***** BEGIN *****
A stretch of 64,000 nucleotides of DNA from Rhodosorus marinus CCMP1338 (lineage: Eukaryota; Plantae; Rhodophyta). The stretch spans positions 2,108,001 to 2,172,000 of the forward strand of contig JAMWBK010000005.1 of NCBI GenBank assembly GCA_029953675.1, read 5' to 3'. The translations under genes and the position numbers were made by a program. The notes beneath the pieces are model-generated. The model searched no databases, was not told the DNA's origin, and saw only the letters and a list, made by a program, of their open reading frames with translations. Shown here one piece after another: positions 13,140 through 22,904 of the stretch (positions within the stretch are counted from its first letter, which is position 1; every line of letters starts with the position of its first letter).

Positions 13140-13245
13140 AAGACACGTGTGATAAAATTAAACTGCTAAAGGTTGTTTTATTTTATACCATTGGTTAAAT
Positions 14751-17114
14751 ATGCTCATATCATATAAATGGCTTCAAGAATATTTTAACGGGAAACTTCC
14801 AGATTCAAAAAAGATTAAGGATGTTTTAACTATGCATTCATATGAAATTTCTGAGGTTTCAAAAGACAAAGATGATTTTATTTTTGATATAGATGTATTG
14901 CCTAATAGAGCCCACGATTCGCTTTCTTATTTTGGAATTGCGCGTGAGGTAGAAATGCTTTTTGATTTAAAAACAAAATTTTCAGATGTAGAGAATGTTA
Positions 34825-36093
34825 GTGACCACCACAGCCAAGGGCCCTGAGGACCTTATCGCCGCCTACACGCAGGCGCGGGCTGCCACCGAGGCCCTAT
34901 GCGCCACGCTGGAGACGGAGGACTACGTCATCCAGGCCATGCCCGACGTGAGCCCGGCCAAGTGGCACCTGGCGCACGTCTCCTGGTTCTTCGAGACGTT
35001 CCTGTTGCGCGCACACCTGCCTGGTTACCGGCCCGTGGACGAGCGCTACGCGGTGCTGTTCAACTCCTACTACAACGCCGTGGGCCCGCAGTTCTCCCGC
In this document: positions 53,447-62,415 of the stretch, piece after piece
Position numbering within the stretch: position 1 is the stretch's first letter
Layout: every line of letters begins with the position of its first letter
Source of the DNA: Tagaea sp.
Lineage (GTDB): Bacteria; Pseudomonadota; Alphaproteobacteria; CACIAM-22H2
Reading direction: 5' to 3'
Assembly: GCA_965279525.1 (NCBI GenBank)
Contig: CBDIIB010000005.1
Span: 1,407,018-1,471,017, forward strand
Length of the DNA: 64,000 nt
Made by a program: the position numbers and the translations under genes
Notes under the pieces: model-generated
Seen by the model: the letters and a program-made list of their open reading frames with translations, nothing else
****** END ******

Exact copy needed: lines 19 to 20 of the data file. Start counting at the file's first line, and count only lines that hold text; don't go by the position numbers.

Contig: CBDIIB010000005.1
Span: 1,407,018-1,471,017, forward strand